New OpenGL Support In Mesa 9.1
Per this commit yesterday, here's a list of OpenGL extensions that are newly supported by core Mesa with the forthcoming 9.1 release:
GL_ANGLE_texture_compression_dxt3: An OpenGL extension from Google for doing the same as the EXT_texture_compression_dxt1 extension but also exposing the COMPRESSED_RGBA_S3TC_DXT3_ANGLE compression format.
GL_ANGLE_texture_compression_dxt5: An OpenGL extension from Google for doing the same as the EXT_texture_compression_dxt1 extension but also exposing the COMPRESSED_RGBA_S3TC_DXT5_ANGLE compression format.
GL_ARB_ES3_compatibility: The GL_ARB_ES3_compatibility extension is for exposing features of OpenGL ES 3.0 that are otherwise missing from the OpenGL 3.x specification. This extension makes it easier for porting applications from OpenGL ES 3.0 to OpenGL for the desktop. Among the functionality that's then exposed for GL3 includes conservative boolean occlusion queries, primitive restart with a fixed index, and the OpenGL ES Shading Language 3.00 specification.
GL_ARB_internalformat_query: The GL_ARB_internalformat_query extension comes largely from ARM and TransGaming and NVIDIA with the purpose of adding a query mechanism that allows the software to determine sample counts for specific internal formats.
GL_ARB_shading_language_packing: This OpenGL extension allows for converting a 32-bit unsigned integer holding a pair of 16-bit floating-point values to/from a two-component floating-point vector.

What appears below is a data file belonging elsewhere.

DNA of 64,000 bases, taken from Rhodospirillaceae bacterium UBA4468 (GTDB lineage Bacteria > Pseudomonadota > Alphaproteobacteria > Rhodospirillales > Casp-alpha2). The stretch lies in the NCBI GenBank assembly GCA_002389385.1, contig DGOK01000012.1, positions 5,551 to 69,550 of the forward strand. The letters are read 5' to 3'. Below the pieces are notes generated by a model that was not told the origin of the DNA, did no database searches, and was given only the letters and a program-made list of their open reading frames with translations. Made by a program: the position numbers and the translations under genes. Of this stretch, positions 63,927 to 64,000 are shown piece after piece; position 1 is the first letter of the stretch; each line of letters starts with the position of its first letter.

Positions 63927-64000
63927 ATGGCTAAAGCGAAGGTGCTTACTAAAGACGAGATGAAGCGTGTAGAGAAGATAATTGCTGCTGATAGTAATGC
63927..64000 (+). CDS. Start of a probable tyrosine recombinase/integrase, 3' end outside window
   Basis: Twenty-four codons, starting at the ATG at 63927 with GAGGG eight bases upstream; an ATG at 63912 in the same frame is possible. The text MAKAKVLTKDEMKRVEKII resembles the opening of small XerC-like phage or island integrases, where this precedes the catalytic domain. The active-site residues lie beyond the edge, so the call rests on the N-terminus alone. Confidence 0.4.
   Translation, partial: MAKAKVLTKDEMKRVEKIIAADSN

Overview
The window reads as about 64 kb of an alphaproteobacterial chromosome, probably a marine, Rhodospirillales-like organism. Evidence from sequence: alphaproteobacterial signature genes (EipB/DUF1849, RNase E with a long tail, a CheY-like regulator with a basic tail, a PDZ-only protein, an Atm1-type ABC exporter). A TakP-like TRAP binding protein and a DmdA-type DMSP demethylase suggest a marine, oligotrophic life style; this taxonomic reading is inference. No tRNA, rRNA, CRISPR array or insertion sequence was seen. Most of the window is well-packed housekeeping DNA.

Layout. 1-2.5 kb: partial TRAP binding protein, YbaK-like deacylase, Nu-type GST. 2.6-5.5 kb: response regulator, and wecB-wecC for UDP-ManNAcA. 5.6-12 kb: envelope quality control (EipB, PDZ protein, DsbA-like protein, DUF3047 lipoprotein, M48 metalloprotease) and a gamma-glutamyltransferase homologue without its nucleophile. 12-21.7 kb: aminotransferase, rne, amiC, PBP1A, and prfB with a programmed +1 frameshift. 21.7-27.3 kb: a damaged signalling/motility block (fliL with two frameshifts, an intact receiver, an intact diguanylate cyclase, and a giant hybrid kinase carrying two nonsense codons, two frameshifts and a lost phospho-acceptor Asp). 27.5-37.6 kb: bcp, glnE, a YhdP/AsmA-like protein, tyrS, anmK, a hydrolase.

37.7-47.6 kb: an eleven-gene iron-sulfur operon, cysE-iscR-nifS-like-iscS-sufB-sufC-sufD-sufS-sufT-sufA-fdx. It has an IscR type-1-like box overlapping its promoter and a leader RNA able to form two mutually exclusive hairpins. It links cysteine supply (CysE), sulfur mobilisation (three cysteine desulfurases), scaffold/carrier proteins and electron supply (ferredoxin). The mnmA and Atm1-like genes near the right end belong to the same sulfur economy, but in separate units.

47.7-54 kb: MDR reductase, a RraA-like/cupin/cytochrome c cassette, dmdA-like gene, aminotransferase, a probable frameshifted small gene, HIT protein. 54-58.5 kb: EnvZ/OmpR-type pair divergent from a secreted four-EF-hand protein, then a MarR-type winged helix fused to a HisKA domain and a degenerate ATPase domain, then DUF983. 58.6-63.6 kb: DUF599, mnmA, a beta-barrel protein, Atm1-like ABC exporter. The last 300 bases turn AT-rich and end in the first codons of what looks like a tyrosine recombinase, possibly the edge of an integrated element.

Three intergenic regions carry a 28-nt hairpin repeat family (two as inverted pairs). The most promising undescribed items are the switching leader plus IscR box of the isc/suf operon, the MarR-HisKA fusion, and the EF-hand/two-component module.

GL_ARB_texture_cube_map_array: This extension builds upon the GL_EXT_texture_array extension to expand texture array support for handling cube-map textures.
GL_EXT_color_buffer_float: This OpenGL extension is for allowing floating-point formats to be rendered via frame-buffer objects (FBOs). Sadly, this is one of the OpenGL extensions in a patent/IP mess due to its floating-point use.
GL_OES_depth_texture_cube_map: The extension provides a new texture generation scheme for cube-map textures.
These new OpenGL extensions to Mesa 9.1 just cover a small portion of the improvements made to Mesa over the past six months from hardware driver improvements, performance enhancements, new Gallium3D state tracker features, and much more. Expect more Phoronix articles to recap the Mesa 9.1 changes leading up to the official release by the end of February.